This month marks the one-year anniversary of the start of a series of phishing attacks aimed at stealing the paychecks of Duke faculty and staff. From November 2013 through March 2014, attackers sent three messages asking Duke employees to provide their usernames and passwords. Several employees' paychecks were diverted to bank accounts controlled by the attackers. Duke was not the only target. According to REN-ISAC, a national group that promotes cybersecurity in research and higher education:
"Universities and colleges have been targeted by spearphishing campaigns designed to steal user credentials for many years. Stolen credentials are used for many purposes, such as sending spam from compromised email accounts, optimizing search engine results for black market pharmaceutical web pages, gaining access to university-licensed resources, and hosting malware.
"For roughly the past year, many of these campaigns have used harvested credentials to alter a victim’s direct deposit information. Targeted individuals include both faculty and administrators from various departments. Several of the attacks appear to have specifically targeted individuals in university medical and dental programs. These emails often use subjects related to salary increases to lure victims into clicking on malicious links. Subject lines have included:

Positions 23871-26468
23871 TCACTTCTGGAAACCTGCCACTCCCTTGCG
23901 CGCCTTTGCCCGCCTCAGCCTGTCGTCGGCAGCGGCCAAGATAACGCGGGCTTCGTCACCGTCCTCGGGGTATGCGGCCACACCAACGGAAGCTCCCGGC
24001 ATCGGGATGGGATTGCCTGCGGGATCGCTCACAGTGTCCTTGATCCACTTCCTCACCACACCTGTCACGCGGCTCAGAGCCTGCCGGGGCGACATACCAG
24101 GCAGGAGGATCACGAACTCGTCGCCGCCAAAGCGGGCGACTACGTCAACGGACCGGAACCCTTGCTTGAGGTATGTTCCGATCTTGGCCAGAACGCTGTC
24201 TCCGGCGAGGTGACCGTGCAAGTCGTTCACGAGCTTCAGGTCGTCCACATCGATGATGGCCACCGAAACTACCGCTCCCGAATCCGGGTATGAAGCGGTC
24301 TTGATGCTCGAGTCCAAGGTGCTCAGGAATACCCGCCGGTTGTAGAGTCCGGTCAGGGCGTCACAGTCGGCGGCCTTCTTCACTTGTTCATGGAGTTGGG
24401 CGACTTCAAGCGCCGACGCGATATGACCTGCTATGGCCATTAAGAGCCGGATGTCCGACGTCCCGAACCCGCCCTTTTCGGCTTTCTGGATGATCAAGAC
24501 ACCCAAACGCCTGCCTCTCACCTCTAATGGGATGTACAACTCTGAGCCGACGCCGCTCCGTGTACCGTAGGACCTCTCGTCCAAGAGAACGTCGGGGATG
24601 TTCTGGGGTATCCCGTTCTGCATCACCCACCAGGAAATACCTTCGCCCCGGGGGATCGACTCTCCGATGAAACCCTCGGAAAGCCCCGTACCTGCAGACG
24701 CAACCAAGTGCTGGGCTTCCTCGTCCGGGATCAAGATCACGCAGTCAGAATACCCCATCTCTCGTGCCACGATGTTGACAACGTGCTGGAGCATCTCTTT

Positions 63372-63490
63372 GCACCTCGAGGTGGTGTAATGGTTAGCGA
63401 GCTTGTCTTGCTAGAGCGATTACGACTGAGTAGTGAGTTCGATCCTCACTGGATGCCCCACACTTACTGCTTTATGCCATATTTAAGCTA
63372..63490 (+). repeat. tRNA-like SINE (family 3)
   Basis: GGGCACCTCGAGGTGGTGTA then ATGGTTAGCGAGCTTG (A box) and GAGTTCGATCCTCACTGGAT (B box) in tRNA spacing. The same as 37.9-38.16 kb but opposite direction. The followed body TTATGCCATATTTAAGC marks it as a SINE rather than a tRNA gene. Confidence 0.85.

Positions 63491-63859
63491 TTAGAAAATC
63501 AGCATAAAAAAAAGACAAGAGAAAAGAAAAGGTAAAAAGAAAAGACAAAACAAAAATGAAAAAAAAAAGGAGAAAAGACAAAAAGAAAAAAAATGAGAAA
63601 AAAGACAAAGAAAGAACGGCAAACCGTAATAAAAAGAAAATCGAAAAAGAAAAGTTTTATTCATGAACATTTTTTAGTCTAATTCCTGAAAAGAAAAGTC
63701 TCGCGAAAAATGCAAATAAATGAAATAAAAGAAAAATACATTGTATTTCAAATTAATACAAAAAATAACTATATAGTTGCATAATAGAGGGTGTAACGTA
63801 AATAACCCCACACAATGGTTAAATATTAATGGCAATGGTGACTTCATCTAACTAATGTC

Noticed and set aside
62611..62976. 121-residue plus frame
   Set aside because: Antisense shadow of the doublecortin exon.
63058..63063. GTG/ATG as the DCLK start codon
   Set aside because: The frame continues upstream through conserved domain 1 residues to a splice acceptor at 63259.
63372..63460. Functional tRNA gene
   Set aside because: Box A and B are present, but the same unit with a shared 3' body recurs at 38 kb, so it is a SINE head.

- Your Salary Review Documents
- Important Salary Notification
- Your Salary Raise Confirmation
- connection from unexpected IP
- RE: Mailbox has exceeded its storage limit."
As a result of these attacks, Duke implemented new security measures designed to protect our community from attackers attempting to steal credentials. The most important of these defenses, multi-factor authentication protects your access to Duke systems by requiring not just a password (something you know), but a second form of verification like a phone or hardware token (something you have).
The Duke community continues to receive fraudulent email messages that attempt to trick you into providing your username, password or other information. Just this week, more than 1,100 people received this message, directing recipients to a page that looks very much like Duke’s authentication page.
We encourage you to act with caution. Should you receive a questionable email, please forward it to firstname.lastname@example.org, and do not click on the link! We also encourage you to sign up for Duke’s multi-factor authentication service (https://oit.duke.edu/mfa) in order to protect your account.
Thank you for doing your part to keep your account and Duke safe!